The Data-Informed Product Cycle

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I recently shared this Tweet:

Most teams jump from high level strategy/goals straight to feature ideas (w/ “success metrics”) The most successful teams 1. Have a strategy 2. Translate that into models 3. Add minimally viable measurement 4. Identify leverage points 5. Explore options 6. Run experiments

Along with this image:

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A number of people asked me to write about it. Here goes!


Data-informed product is a loop (or series of loops).

We (hopefully) start with a Strategy

Good strategy has a simple logical structure I call the Kernel. These three elements are (1) a clear-eyed diagnosis of the challenge being faced, (2) an overall guiding policy explaining how the challenge will be met, and (3) a set of coherent actions designed to focus energy and resources. (Rumelt)

Next we develop/select various context-appropriate Models.

The SEBoK lists the following definitions for models:

  • a physical, mathematical, or otherwise logical representation of a system, entity, phenomenon, or process (DoD 1998);
  • an abstraction of a system, aimed at understanding, communicating, explaining, or designing aspects of interest of that system (Dori 2002)

For example, this high-level model helps us wrap our heads around retention:

Flow of Users Through Retention Stages

Basic…but it does a job.

The North Star Framework is a model that identifies a constellation of variables (and associated metrics) that together serve as a leading indicator of sustainable, differentiated product growth.

Ideally, these variables are unique to your strategy.

Customer LTV models, journey maps, value chains, driver trees, capability maps, Wardley Maps, hypothesis trees, belief maps, and causal relationship diagrams are all examples of potentially helpful models. Here are some prompts that can help you develop models.

A topic for another post, but the models you use and socialize are probably AS important as your strategy.

Why are models so important? They help orient us, and encourage more effective conversations. You can’t just run off and copy-paste every model you see, however. They are a starting point.  “Essentially, all models are wrong, but some are useful.” (George Box)

Most organizations skip developing a product strategy, and use models that aren’t very actionable for actual product work (e.g. high-level financial inputs/outputs). We don’t want that! If we skip strategy and models, we’ll end up with a bunch of roadmaps filled with features. Get more specific. Go down a level or two.

Next we layer in Metrics and Measurement.

Have you ever looked at an executive dashboard filled with charts (or spreadsheet filled with numbers), and had no clue how it all fit together? What were the metrics trying to proxy? How were they related? What were the underlying assumptions? It’s frustrating.

When we start with models, we can take a different approach. Given our various models, how do we measure the things that really matter? How do we measure the parts of our model(s)?

Tip: Make sure to read How to Measure Anything: Finding the Value of Intangibles in Business by Douglas Hubbard. Teams can get very stuck when it comes to measurement.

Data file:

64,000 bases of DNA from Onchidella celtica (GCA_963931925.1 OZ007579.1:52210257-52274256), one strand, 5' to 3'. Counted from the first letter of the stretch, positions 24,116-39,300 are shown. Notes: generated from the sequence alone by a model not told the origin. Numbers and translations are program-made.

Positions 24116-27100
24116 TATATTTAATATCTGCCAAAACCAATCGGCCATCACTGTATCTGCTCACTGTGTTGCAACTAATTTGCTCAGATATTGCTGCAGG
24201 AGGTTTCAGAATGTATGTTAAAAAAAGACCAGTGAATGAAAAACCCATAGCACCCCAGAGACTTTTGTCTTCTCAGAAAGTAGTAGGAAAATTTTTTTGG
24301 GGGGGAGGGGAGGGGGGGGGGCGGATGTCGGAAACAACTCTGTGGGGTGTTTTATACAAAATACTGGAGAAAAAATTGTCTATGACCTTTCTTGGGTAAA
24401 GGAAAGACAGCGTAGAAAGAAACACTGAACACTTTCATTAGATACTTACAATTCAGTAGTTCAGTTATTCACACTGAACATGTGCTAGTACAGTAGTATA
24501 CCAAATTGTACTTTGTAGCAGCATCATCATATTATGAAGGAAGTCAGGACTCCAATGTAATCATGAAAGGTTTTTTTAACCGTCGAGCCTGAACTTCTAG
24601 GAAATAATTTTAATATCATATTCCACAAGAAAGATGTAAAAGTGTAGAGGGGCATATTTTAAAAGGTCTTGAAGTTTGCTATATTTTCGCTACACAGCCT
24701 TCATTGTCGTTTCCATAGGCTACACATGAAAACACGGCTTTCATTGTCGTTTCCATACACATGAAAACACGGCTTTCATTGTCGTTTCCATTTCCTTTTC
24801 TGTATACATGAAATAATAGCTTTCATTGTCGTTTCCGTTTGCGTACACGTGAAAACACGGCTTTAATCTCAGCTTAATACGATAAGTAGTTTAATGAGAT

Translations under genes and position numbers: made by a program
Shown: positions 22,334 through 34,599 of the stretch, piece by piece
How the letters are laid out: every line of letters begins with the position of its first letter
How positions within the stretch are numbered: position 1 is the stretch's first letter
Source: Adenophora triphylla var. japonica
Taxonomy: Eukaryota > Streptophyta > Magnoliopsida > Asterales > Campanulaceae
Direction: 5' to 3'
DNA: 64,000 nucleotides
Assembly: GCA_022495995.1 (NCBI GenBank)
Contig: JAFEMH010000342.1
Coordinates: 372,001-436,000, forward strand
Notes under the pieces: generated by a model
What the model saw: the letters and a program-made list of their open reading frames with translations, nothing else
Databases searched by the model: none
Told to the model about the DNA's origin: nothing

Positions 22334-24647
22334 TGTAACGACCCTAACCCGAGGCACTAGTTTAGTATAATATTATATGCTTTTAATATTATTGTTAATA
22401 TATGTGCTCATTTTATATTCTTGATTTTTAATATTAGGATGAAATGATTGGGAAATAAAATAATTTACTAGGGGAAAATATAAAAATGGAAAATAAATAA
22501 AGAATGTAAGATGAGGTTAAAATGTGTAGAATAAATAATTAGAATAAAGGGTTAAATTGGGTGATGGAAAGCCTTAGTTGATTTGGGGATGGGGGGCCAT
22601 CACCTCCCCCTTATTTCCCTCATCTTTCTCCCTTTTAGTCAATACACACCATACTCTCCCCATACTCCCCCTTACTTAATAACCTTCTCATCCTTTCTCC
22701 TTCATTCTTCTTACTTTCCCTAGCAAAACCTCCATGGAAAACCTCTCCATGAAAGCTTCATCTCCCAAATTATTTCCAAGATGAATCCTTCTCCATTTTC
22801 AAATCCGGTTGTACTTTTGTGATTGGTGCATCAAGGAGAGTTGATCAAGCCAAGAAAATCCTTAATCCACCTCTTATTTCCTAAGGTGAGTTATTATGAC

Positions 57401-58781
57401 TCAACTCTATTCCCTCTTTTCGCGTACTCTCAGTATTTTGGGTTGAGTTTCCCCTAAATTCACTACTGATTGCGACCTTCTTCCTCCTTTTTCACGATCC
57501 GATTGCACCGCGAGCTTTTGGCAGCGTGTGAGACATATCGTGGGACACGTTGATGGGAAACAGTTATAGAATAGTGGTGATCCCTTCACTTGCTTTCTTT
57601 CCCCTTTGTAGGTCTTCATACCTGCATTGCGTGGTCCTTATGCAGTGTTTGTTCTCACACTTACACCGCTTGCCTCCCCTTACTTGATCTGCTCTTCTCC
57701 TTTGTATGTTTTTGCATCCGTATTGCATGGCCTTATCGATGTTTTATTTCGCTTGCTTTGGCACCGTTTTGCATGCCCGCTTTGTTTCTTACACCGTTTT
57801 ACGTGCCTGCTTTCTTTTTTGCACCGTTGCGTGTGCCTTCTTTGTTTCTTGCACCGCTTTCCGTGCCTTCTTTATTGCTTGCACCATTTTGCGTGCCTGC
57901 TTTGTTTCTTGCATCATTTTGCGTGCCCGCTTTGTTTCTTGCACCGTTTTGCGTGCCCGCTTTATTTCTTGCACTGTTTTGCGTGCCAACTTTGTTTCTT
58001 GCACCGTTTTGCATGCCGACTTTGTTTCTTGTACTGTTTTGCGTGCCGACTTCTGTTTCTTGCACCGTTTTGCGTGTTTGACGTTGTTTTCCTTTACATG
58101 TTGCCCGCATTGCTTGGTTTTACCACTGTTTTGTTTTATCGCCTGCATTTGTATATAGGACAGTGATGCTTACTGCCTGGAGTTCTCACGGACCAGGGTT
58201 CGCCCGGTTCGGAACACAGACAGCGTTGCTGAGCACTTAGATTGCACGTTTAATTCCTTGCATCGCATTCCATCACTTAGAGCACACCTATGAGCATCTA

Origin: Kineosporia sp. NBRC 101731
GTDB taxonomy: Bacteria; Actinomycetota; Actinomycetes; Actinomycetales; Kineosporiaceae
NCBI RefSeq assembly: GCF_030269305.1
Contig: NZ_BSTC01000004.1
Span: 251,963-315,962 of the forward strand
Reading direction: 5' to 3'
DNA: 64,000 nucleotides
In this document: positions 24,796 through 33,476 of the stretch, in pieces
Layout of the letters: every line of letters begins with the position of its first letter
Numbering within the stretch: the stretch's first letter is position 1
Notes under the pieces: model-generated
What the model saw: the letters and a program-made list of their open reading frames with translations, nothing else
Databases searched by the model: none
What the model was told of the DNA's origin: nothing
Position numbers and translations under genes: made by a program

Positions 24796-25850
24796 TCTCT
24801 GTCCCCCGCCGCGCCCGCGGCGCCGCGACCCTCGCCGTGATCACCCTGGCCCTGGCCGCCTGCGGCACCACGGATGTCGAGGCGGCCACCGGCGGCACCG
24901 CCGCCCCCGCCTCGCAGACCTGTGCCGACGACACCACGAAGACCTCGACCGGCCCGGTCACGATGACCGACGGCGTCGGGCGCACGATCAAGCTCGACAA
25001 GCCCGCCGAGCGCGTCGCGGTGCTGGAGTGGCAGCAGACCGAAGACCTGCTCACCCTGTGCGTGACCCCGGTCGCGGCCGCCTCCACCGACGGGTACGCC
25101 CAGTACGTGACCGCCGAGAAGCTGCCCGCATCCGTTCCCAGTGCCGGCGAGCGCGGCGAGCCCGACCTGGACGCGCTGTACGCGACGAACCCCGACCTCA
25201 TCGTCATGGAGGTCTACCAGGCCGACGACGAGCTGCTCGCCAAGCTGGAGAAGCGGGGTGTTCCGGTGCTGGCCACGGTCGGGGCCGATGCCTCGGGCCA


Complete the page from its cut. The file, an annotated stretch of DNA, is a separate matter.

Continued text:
Next we identify Leverage Points.

With our wrong by useful models in place – and ideally some measurement attached to the model – we’re in a good place to identify where to focus our efforts. Donnella Meadows describes leverage points as:

​​[The] places within a complex system (a corporation, an economy, a living body, a city, an ecosystem) where a small shift in one thing can produce big changes in everything.

Using our product lens, a leverage point might be a stage in a funnel, a variable we think we can improve by 2x, an unexplored flywheel, a bunch of small usability issues that add up, or even an area of curiosity that might help us unravel a longstanding product mystery. Basically, wherever we can focus to multiply our energy/time investment.

Great, we’ve identified a good place to focus! And we’ve already identified some ways to measure that part of the model!

Next comes designing and Placing Our Bet, building a feature, or simply “trying something”.

We can use data to inform our designs and approach.

When that thing “ships”, we set about understanding how it impacted things that matter (our various models, and strategy). We Measure Impact. This might involve something like a controlled experiment. Or might not.

Finally, we Integrate Whatever We Learn back into our strategy, and models. We revisit our approach to measurement, and how we measure impact. And we inform our next bets.


Key Points:

  1. You need a strategy
  2. Most product strategies are too high level. They say everything and nothing at the same time.
  3. Many organizations suffer from a “messy middle” problem. They go from insanely high-level business goals and metrics (yay exec dashboards!), straight to features on a roadmap. Models help us fill that gap. I’ve referred to these in the past as persistent models in the past.
  4. Go for a mix of generic models that are specific to your industry/business-model, and specific models that are more unique to your actual company.
  5. If you don’t update your view of things based on what you just learned, then you’ve sort of missed the point.
  6. To get better at data-informed product you have to keep going around the loop. It takes practice (and psychological safety and support).

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